What are some issues with biometric systems?
Biometric systems can malfunction and mistakenly deny (i.e. false negative) or allow (i.e. false positive) access to a system or device.
A false negative is when the biometric system does not recognize the authentic individual and blocks their access. A false negative could threaten your organization. For example, if a server infrastructure is down and authorized personnel are blocked from accessing the infrastructure, your organization loses access until the false negative is fixed or someone can successfully gain access.
A false positive is when a biometric system incorrectly matches an individual to someone else’s credentials. If an unauthorized individual receives a false positive, your organization and the person whose credentials are being used are at risk. For example, if your smartphone grants access to someone else through incorrect facial recognition, your personal information could be compromised.
False negatives and positives can occur. We recommend using a password or pin, in combination with a biometric factor (i.e. multi factor authentication), for an additional security layer.
How secure are newer structures?
Recent technological advancements have improved the security measures that you can use to defend your biometrics against common cyber attacks. Some new features and technologies include the following examples:
- Facial recognition systems now rely on methods that use infrared dots to create a 3D map of a user’s face (e.g. a photograph of you taken from your social media account is unlikely to match).
- Palm vein scanning is a considerably secure method of biometrics authentication. Veins are not as readily visible as your face or your fingerprints. It is more difficult for an attacker to steal your vein patterns.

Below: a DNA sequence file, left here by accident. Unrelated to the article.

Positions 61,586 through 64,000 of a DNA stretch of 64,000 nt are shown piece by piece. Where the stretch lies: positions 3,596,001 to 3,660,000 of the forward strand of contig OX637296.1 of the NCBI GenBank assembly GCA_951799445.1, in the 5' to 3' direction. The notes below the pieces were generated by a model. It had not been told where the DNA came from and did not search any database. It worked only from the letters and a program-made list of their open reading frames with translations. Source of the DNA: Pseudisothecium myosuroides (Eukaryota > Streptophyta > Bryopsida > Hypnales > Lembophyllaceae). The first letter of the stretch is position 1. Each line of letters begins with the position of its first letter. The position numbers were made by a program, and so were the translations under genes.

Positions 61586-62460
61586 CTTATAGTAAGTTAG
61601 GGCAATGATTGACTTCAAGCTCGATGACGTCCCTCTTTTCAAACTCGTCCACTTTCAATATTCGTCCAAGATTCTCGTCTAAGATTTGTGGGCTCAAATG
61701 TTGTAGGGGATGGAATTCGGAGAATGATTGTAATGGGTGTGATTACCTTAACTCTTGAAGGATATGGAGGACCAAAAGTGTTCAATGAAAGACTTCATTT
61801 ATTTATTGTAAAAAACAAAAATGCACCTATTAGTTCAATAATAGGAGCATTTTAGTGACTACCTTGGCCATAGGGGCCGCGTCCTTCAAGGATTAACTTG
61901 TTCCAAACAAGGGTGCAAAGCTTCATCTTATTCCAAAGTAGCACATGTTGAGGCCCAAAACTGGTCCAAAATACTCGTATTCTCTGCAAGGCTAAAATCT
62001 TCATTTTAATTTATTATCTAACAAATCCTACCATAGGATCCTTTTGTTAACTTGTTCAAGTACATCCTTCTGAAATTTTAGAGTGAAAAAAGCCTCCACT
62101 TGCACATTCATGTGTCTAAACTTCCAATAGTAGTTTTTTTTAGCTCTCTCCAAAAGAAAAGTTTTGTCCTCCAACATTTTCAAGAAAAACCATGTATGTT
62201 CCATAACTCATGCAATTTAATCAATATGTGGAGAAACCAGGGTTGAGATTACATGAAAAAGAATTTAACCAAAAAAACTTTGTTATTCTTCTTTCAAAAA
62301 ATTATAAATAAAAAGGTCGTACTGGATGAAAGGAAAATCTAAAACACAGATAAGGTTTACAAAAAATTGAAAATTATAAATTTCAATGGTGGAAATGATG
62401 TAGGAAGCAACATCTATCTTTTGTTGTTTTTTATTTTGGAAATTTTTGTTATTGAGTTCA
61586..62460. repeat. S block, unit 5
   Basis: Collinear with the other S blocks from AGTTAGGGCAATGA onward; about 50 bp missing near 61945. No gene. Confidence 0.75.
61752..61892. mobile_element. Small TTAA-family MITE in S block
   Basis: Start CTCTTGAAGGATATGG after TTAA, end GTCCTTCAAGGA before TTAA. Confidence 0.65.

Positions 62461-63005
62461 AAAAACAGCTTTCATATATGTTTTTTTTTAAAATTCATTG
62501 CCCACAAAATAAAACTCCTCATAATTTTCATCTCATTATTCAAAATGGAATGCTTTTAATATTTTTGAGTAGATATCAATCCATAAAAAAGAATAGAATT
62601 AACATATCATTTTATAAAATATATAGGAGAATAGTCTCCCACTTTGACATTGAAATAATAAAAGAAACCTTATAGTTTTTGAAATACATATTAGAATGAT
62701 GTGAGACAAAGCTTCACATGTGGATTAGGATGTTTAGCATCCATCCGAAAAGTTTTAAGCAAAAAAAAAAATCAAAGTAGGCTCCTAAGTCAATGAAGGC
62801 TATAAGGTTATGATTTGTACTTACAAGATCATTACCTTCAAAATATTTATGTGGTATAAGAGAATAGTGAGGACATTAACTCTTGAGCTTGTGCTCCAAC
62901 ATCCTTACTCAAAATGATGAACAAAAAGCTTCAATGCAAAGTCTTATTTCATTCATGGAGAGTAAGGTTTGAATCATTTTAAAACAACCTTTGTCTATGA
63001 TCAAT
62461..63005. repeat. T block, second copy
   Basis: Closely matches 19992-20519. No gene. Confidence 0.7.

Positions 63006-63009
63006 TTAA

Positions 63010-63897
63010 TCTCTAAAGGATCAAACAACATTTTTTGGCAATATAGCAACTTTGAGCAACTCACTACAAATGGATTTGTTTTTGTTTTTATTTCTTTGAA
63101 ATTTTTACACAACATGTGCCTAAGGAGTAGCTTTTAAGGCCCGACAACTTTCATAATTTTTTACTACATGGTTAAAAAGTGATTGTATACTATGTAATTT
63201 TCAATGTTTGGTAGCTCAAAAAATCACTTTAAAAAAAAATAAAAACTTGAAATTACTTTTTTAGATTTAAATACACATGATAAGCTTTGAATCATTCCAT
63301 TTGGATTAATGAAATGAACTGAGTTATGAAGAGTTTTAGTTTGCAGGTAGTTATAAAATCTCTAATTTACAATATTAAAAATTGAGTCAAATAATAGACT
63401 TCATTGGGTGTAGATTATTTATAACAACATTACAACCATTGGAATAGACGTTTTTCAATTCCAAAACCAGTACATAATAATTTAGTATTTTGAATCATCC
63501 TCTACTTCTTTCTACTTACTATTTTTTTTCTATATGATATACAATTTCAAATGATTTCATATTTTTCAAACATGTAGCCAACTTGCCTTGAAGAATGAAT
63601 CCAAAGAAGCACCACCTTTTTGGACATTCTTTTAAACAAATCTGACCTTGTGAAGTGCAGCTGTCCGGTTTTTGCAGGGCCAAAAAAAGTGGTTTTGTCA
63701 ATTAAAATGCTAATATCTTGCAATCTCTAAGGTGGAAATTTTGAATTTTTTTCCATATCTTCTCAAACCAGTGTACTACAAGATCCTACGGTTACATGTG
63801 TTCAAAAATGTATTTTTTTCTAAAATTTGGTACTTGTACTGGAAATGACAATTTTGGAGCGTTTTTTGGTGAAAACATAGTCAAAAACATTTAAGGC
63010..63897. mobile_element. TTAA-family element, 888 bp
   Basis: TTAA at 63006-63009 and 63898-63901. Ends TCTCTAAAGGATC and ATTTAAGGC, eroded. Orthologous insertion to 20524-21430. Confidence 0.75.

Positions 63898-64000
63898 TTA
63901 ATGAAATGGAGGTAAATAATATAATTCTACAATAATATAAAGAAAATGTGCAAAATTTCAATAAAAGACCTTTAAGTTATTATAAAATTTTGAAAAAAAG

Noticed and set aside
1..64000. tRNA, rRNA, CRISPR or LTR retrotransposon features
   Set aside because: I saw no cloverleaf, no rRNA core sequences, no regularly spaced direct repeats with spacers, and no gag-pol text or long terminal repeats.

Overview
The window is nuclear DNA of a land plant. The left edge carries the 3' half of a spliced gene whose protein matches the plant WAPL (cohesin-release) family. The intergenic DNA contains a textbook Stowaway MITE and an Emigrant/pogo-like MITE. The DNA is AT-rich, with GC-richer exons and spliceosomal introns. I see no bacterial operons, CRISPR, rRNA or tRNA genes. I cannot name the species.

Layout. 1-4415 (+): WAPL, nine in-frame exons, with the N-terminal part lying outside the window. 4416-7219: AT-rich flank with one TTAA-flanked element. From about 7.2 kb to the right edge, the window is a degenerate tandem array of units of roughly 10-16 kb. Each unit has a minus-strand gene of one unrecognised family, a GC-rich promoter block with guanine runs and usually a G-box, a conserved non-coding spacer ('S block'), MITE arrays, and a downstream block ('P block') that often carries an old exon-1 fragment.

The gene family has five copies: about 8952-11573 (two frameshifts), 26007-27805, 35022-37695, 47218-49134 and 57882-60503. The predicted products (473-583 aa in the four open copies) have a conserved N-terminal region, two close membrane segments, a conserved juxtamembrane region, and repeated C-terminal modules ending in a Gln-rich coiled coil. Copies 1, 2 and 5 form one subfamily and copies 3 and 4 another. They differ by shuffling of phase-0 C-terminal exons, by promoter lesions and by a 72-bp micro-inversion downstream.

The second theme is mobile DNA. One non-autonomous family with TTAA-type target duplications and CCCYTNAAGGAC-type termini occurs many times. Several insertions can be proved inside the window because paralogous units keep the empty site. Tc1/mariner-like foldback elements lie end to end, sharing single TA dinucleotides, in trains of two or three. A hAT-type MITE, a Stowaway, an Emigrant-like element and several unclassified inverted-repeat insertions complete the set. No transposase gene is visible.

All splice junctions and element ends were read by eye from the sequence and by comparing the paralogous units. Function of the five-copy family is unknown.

What privacy concerns are associated with biometrics?
Although biometrics can be a convenient authentication method, they are also a form of personal information. If your organization wants to use biometrics as a method of multi factor authentication, you must ensure that this data is collected, handled, and used according to legal and regulatory requirements (e.g. Privacy Act, Personal Information Protection and Electronic Documents Act). As an example, you must get consent from employees to collect and use their biometrics.
What can you do to stay safe?
We recommend that you use biometrics with another authentication method (e.g. passphrases). MFA provides a stronger level of security. If one form of authentication is compromised, you still have a back up method that continues to protect your devices and accounts from being accessed.
Unlike other methods of authentication (e.g. passwords and smartcards), biometrics cannot be guessed or stolen. However, if mimicked or copied, a specific biometric (e.g. your right hand index fingerprint) cannot be issued again as a password or pin would be. Another form of biometric (e.g. another finger’s print) must be enrolled and used as a replacement to prevent threat actors from accessing systems and devices.